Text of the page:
Luxembourg is reportedly making progress in its efforts to stop the EU from wrestling control of investment fund supervision away from national regulators. Pictured: Luxembourg’s DP finance minister, Pierre Gramegna (centre), speaks with the European finance commissioner Pierre Moscovici (left) and French finance minister Bruno Le Maire during a Eurogroup meeting in Luxembourg, 1 October 2018. Photo credit: European Council
Morgan Stanley and Netflix shares down after earnings announcements, and the latest Brexit headlines. Delano’s breakfast briefing for Friday.
Luxembourg wins reprieve in debate over EU money manager regulation
The EU is expected to put on hold a plan that would shift supervision of investment funds from national regulators to the bloc, according to Reuters. Resistance to the plan is led by Luxembourg, backed by Cyprus, Denmark, Sweden and the UK. France, Italy and Spain are pushing the proposal. Reuters said: “Many asset managers in Luxembourg have headquarters in London and would face stricter supervision if the new rules were adopted.” Luxembourg is home to Europe’s largest, and the world’s second largest, fund industry. EU finance ministers are expected to agree to further talks when they meet on 22 January, the news agency said.
Morgan Stanley disappoints
The investment bank Morgan Stanley reported lower than expected earnings and revenue for the fourth quarter, sending its stock down 4%. Revenue was $8.6bn, well below analyst expectations of $9.3bn-$9.5bn. Earnings per share of $0.80 was lower than analyst expectations of $0.89-$0.90. Reported by the Financial Times, Investor’s Business Daily and Reuters.
Despite a big gain fourth quarter revenue (up 27% from the year prior to $4.19bn) and customers (8.8m net new subscribers), Netflix stock was down 4%. Analysts had expected even higher revenue. Reported by CNBC, the Financial Times and Reuters.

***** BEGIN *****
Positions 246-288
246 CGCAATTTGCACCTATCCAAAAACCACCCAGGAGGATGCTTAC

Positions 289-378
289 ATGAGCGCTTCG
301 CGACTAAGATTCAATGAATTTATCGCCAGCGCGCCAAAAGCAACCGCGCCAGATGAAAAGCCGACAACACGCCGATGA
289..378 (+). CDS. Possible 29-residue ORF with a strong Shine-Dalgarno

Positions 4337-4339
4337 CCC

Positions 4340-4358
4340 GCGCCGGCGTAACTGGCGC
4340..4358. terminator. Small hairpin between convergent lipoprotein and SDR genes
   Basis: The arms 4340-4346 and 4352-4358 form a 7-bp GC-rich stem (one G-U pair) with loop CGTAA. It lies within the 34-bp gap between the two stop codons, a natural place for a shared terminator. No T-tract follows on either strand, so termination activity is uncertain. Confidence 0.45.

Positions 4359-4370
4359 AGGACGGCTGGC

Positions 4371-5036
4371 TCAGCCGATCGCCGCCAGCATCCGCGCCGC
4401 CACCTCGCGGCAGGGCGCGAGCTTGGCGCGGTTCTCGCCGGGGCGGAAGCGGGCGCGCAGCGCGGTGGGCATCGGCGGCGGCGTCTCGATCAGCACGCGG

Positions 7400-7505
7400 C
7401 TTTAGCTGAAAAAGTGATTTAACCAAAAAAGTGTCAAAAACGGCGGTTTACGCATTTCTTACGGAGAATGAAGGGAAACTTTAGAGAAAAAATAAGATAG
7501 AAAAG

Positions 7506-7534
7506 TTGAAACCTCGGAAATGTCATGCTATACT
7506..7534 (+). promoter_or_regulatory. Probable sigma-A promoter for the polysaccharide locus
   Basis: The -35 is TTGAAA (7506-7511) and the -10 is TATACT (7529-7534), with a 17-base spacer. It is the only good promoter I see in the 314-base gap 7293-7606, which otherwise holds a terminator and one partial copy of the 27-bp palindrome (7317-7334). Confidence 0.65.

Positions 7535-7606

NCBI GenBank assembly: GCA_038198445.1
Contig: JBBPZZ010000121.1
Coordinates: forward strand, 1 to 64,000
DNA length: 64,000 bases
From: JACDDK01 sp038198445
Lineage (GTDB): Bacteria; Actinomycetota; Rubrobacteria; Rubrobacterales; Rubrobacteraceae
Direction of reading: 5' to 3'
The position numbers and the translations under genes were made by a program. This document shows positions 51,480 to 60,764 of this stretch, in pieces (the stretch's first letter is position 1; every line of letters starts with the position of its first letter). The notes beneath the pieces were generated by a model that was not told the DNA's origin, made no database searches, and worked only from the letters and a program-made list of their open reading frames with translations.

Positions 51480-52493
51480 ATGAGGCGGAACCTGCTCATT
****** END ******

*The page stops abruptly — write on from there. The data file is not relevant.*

Huawei faces more restrictions
Germany has joined the UK and US in banning the Chinese telecoms supplier Huawei from providing equipment for new 5G mobile networks currently being planned, reported the Financial Times. Oxford University also banned donations and research grants from the firm, said the Guardian. Huawei said it does not provide “back doors” to Chinese intelligence agencies. China’s foreign ministry called a proposed ban on selling US chips to Huawei “hysteria”, according to DW.
Theresa May has delayed a debate on the UK’s Brexit “plan B” from Monday to 29 January, as cross-party talks are not going well, reported the Financial Times. Meanwhile, France activated its hard Brexit contingency plans, per the BBC and France 24, and Germany passed its own post-Brexit legislative package, per DW. Ireland’s central bank said “some insurance products may no longer be available to Irish consumers if there is a no-deal Brexit,” according to Independent.ie. And Bloomberg reported that British newspapers are stockpiling newsprint, ink and other supplies in case of a hard Brexit. Said one printing executive: “There are warehouses that are full to the gunwales”.
Prince Philip not injured in car crash
The Duke of Edinburgh, Queen Elizabeth’s husband, has walked away unscathed from a road accident. The 97 year old was driving near the royal family’s Sandringham estate when his Land Rover flipped on its side. Reported by the BBC, DW and Sky News.
Chinese biosphere experiment bears fruit (well, cotton)
China’s Chang’e-4 lunar lander has successfully grown the first plant on the Moon, reported Nature. A cotton seed sprouted inside a module containing air, nutrients and water. But due to the rapid drop in temperature, the plant (as expected) did not survive sundown, explained ABC News.
Last year’s neon yellow is out, says GQ. This year’s colour is electric blue.